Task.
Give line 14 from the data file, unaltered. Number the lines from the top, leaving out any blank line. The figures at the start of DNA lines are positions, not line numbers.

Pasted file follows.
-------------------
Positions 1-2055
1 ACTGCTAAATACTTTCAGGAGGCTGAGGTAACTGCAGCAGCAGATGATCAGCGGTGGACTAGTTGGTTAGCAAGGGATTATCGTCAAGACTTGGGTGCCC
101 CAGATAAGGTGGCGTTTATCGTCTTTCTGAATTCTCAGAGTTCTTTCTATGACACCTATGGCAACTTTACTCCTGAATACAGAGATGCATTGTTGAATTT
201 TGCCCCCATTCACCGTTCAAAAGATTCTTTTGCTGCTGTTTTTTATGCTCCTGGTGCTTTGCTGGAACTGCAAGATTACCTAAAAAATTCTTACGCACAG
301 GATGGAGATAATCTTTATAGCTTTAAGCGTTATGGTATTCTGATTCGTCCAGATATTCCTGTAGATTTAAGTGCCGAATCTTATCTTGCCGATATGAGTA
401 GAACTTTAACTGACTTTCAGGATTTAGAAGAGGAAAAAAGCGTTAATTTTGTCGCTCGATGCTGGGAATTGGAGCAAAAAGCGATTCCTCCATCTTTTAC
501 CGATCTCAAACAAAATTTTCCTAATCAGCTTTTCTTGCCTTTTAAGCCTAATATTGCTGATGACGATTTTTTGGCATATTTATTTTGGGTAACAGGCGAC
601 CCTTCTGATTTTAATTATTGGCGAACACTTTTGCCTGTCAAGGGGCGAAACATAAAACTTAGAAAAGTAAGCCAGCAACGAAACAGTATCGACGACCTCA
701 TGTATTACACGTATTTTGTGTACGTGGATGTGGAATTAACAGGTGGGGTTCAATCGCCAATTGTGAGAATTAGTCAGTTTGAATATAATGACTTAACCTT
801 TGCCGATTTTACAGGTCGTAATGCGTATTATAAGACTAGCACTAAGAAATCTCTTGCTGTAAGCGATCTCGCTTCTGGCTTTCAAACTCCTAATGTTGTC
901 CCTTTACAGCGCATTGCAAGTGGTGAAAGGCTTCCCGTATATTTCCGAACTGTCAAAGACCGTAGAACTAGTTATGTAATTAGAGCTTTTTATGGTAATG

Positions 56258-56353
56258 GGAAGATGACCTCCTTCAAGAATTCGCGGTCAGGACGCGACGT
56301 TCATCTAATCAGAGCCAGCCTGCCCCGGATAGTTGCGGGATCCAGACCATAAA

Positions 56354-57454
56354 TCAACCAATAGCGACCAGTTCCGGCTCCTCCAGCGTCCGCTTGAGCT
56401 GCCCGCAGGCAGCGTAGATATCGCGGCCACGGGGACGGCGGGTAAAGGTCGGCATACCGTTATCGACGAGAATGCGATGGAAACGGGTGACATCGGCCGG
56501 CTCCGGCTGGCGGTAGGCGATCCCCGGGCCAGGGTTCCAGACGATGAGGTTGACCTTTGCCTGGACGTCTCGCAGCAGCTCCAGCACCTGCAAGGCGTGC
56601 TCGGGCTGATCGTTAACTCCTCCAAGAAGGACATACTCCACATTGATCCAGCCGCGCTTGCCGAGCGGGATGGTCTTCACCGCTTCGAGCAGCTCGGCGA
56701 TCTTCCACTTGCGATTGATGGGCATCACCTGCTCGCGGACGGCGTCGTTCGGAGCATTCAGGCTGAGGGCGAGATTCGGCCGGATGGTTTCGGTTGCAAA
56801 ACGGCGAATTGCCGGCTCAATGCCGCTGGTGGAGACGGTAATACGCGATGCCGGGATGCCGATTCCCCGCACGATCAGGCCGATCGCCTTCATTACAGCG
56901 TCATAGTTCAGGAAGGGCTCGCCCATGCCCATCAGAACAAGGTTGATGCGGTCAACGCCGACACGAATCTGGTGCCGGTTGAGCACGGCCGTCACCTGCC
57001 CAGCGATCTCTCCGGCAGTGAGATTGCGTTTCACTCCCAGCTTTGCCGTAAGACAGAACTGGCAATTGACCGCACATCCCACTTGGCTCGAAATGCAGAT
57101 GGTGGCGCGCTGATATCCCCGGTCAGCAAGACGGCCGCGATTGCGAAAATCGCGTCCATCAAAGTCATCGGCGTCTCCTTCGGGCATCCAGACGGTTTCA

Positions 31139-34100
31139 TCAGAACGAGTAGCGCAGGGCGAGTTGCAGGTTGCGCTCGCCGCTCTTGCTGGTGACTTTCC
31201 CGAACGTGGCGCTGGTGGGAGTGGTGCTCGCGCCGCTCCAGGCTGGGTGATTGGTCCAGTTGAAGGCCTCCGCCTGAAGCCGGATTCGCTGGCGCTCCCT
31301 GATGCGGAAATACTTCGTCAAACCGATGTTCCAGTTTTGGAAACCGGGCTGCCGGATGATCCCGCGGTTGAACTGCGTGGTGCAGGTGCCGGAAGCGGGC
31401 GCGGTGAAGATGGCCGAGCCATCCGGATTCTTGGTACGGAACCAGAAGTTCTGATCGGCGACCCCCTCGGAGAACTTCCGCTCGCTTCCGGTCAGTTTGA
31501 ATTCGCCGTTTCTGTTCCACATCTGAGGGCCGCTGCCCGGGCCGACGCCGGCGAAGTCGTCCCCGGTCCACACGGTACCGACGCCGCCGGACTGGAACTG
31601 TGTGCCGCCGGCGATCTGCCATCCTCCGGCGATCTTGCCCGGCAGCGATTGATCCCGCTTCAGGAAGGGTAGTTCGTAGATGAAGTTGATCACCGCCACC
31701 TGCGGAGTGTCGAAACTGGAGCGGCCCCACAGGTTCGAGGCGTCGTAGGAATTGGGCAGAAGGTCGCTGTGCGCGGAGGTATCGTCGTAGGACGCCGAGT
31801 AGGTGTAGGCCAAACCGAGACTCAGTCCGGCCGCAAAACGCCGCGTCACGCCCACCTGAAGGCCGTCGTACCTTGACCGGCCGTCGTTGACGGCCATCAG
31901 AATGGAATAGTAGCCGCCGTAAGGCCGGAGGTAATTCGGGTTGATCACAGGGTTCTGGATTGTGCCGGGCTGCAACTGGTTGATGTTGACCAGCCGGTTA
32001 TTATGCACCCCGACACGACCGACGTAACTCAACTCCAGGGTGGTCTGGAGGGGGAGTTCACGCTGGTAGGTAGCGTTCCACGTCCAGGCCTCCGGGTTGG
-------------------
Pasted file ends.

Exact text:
56301 TCATCTAATCAGAGCCAGCCTGCCCCGGATAGTTGCGGGATCCAGACCATAAA